SPI’s pellet-containment protocol heads northSPI’s pellet-containment protocol heads north
The Society of the Plastic Industry's environmental stewardship program that aims to keep loose resin pellets out of waterways and, eventually, oceans, has been extended northwards to Canada following a licensing agreement among the Canadian Plastics Industry Assn. (CPIA), SPI, and the Plastics Division of the American Chemistry Council.
June 24, 2011
Leaders of those groups held a ceremony to announce the introduction of Operation Clean Sweep to Canadian pellet-handling operations during the Plast-Ex trade show (Toronto Congress Centre; June 21-23). Started by SPI more than 25 years ago, Operation Clean Sweep (OCS) has now been implemented by more than 200 U.S. companies, with recent adoption by New Zealand and the United Kingdom.
The program aims to mitigate of eliminate the loss of resin pellets down plant drains where they can eventually work their way into rivers, lakes, and oceans. The program includes a system of housekeeping and pellet containment practices to work towards zero pellet loss. The OCS program and manual contain guidelines to help plastics operations reduce the loss of pellets.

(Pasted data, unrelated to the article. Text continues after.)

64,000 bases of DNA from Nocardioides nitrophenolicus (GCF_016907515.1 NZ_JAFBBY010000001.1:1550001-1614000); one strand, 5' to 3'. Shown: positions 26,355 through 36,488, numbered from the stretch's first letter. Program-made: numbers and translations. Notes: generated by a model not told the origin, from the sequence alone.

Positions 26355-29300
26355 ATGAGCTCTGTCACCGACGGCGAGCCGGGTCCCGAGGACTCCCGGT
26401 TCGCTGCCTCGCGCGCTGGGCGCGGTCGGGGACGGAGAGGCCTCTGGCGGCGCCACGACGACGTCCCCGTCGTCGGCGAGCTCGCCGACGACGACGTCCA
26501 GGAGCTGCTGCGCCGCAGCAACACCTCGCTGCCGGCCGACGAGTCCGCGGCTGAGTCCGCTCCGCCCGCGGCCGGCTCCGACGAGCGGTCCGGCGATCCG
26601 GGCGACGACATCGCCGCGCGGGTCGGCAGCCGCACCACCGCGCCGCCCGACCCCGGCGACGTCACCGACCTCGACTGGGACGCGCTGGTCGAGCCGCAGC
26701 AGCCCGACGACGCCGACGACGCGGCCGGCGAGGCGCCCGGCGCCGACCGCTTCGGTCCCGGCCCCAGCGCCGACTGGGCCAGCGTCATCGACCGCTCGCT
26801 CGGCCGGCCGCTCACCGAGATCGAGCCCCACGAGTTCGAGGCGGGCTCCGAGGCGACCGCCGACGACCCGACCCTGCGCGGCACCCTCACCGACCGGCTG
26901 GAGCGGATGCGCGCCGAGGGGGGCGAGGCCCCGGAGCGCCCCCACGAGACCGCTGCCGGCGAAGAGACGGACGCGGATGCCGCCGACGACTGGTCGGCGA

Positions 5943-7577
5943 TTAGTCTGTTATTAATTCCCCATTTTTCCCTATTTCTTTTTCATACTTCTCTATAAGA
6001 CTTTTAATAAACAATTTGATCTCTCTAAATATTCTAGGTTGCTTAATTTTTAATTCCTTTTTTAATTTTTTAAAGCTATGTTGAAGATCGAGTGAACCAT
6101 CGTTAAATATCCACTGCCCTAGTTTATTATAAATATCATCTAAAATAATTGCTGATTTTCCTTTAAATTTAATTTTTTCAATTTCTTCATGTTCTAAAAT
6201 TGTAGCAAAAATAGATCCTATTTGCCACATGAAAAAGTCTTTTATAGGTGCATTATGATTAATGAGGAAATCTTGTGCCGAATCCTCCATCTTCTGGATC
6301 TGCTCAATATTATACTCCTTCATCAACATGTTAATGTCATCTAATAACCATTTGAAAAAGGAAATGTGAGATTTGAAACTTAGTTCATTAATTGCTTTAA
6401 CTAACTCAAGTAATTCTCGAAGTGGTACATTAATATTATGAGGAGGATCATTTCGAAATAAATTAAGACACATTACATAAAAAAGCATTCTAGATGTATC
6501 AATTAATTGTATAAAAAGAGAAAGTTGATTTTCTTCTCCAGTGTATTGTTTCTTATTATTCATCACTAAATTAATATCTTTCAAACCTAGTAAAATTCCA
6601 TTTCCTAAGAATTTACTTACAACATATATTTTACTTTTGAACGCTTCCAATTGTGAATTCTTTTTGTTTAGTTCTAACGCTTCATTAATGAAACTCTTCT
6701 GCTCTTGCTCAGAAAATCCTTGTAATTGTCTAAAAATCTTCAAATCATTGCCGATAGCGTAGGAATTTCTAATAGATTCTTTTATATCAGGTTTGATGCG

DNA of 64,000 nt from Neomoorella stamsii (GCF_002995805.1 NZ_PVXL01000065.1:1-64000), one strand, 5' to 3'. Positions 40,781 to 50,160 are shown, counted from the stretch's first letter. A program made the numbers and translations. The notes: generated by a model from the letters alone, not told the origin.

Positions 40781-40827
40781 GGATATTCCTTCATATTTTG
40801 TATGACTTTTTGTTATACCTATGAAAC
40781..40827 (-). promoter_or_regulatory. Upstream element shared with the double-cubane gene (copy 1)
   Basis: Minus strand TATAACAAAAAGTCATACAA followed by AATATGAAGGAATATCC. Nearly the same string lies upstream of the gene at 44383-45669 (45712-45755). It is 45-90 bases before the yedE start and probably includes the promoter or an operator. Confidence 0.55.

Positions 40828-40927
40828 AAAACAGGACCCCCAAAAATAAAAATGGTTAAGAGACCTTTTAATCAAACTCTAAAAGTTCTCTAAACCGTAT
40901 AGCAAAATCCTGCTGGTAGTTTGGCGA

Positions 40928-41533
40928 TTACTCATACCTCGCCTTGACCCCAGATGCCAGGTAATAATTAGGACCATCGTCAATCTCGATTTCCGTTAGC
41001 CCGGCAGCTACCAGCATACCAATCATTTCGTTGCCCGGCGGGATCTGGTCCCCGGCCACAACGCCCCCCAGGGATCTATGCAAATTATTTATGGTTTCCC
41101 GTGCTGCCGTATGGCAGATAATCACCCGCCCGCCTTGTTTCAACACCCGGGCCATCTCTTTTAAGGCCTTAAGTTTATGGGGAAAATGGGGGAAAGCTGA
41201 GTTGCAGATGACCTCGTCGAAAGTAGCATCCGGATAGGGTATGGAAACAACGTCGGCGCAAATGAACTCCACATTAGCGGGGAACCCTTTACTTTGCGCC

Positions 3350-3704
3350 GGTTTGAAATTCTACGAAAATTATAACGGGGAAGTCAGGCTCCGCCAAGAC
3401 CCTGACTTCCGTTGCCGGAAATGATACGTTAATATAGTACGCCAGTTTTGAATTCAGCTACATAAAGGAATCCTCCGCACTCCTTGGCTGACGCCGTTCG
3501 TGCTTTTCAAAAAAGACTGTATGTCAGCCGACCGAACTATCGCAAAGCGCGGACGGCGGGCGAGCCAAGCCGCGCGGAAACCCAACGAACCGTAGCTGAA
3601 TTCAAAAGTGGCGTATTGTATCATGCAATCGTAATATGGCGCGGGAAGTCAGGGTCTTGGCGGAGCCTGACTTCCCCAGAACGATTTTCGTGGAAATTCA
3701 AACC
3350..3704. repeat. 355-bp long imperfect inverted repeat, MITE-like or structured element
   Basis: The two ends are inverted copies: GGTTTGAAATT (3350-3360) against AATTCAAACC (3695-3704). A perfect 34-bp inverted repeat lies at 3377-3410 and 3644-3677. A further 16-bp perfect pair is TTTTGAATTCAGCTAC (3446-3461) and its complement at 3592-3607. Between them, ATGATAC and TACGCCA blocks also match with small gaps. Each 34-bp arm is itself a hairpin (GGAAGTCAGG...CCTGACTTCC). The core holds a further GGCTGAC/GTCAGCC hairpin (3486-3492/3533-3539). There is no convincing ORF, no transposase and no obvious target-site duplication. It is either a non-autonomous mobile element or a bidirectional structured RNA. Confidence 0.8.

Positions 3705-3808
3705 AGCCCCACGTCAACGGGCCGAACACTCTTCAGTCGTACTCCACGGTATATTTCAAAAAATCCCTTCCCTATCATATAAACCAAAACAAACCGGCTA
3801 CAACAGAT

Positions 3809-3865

Greg Wilkinson, CPIA president and CEO, said his group will push the program out to Canada's 3350 plastics firms, encouraging their participation. The CPIA estimates there are more than 106,000 people employed in the Canadian plastics industry, which generates $31 billion in annual revenue.
The National Oceanic and Atmospheric Adminsitration (NOAA) lists resin pellets under its "land-based" sources of marine debris.
Debris generated on land can be blown, swept, or washed out to sea. Among the sources of the debris are littering, dumping in rivers and streams, and industrial losses such as spillage of plastic resin pellets during production, transportation, and processing.
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